Jonathan Stonestreet, the head of the OSCE-ODIHR Observing Mission for May 8th elections had promised to discuss the issue of the EU standards since May 10th.
In a press conference, two days after the Elections Day, Stonestreet
declared that the elections were competitive and transparent, although
OSCE would discuss the standard issue later.
What the ambassador said on May 10th:
“The local government elections were competitive and transparent, but
took place in an environment of high polarization and mistrust between
parties in government and opposition. There were developments that
showed a democratic progress of the elections in Albania, but there are
many issues that remain to be treated by the authorities. I know that
you want from me to give different epithets to these elections, maybe
positive ones, but I am not in position to do such a thing”.
Three months later, when the final report was published, Mr. Stonestreet
doesn’t mention the world “standard” anywere in the report, regardless
Before the elections, Brussels’ declarations for fulfilling EU standards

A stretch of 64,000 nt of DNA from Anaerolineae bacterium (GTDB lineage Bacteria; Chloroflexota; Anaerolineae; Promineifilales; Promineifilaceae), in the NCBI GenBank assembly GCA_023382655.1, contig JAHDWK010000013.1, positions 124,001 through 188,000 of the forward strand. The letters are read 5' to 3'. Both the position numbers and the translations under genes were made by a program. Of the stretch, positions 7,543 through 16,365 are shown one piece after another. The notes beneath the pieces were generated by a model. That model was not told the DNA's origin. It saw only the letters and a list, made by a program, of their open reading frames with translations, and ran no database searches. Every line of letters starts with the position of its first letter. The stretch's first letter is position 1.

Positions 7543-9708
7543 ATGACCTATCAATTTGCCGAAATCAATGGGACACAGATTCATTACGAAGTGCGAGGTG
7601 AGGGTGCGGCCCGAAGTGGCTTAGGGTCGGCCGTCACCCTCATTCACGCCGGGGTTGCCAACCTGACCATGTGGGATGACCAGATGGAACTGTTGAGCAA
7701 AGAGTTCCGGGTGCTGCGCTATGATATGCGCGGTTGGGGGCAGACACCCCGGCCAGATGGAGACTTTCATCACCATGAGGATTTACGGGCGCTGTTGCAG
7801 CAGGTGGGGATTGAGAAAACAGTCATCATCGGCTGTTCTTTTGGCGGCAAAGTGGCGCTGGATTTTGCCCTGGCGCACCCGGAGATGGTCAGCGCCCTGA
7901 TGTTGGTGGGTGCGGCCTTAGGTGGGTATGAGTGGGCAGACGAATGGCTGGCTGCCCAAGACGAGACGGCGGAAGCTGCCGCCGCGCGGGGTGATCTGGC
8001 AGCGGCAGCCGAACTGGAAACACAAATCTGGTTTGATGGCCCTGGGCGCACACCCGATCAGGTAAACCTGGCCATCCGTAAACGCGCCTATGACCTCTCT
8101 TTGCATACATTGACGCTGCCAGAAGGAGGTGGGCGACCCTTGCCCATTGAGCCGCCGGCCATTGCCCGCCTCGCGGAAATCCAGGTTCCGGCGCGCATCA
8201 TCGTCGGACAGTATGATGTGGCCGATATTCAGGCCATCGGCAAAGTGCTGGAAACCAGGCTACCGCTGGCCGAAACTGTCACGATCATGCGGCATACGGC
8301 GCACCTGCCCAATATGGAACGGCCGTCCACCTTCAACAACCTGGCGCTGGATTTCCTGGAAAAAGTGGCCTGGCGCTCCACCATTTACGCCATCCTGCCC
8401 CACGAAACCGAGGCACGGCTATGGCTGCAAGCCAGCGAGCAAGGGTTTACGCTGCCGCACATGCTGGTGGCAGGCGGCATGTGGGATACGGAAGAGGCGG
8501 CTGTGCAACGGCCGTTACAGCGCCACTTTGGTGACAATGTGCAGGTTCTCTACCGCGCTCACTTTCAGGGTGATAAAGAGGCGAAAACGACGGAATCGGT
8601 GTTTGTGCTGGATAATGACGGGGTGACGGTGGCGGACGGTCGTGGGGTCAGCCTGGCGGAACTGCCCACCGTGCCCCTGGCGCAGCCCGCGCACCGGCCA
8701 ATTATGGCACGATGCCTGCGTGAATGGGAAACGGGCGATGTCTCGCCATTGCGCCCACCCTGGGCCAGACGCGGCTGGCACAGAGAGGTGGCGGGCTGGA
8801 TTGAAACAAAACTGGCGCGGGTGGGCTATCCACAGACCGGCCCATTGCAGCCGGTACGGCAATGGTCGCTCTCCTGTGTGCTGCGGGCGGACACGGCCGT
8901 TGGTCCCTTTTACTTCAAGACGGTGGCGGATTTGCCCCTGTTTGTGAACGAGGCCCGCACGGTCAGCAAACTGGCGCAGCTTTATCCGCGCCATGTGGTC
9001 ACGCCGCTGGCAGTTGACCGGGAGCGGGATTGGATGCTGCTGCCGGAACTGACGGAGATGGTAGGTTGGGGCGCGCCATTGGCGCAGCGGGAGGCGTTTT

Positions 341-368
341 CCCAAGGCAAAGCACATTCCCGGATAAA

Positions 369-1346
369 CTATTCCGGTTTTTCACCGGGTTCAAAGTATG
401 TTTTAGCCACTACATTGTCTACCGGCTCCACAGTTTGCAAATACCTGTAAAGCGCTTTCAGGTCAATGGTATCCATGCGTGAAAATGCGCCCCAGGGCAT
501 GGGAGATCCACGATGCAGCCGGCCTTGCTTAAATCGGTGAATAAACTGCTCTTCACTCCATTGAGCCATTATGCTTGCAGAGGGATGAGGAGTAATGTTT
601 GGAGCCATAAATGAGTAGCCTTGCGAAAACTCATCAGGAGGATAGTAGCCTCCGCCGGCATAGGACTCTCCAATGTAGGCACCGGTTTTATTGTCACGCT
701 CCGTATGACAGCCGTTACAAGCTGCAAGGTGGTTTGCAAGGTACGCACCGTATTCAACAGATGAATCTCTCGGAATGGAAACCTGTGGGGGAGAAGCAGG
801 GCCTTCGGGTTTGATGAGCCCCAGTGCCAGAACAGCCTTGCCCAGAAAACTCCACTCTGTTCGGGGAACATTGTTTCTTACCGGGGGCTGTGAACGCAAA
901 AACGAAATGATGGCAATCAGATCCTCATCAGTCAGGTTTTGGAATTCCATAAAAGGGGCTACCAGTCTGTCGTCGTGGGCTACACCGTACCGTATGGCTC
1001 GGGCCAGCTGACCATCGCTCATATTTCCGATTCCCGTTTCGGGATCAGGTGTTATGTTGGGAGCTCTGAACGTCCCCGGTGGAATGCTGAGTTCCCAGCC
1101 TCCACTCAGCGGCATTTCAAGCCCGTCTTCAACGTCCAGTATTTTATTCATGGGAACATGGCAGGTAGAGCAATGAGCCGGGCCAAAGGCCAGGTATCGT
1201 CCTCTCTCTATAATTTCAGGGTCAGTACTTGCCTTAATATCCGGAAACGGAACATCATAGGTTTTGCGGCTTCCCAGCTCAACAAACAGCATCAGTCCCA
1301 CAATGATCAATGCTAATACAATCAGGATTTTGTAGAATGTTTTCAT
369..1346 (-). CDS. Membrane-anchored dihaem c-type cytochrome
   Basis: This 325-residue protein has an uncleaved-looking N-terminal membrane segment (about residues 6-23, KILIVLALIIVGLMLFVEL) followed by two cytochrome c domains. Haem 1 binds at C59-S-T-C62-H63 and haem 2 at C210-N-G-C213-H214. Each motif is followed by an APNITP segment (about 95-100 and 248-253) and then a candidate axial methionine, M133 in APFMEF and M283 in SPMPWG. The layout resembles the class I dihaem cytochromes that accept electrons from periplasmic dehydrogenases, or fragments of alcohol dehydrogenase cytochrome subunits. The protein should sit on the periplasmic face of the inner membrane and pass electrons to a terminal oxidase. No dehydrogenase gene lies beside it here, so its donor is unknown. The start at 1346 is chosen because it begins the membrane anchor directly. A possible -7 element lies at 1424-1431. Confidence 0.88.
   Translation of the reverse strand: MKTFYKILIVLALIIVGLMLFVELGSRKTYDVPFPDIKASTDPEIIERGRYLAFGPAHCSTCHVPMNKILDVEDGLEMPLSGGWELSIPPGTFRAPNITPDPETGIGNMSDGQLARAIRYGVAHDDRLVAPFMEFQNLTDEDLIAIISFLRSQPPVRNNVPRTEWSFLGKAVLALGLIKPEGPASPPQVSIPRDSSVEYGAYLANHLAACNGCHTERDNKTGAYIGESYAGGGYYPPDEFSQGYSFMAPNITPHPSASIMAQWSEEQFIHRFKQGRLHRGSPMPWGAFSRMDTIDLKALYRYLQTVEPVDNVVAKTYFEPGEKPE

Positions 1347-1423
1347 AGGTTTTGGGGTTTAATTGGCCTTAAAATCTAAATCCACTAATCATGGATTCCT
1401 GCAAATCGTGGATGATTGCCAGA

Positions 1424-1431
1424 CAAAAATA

with these elections were repeated several times as a necessity, and
one of EU priorities for Albania was to guarantee elections in full
accordance with EU and international standards.
But the 36 pages long report doesn’t give a straightforward opinion if
the elections fulfilled the EU standards completely, partially or not at
The daily “MAPO” gives an answer to this question through an interview with the spokesperson of ODIHR, Thomas Rymer.
To the question why the word “standard” is not mentioned in this report,
and if we can say that these elections have fulfilled the standards,
Rymer gave this answer.
“If the elections fulfilled the standards, the report clearly specifies
the parts where these standards were fulfilled, and also the parts where
the standards were not fulfilled. The report underlines that both
political parties did not complete their duties with responsibility and
that the controversial decision taken by the Central Election Commission
(CEC), regarding the result for the Mayor of Tirana, undermined the
trust that CEC was acting as an impartial and independent institution.
The report also confirms that the pluralism and diversity of media
offered to the electors the possibility of chosing from a great number
of alternatives and that the vote counting process was generally
Despite the explanation given by the spokesperson for ODIHR, it is still
unclear why the report doesn’t give an evaluation for the elections,
leaving room to different interpretations that serve to both parties’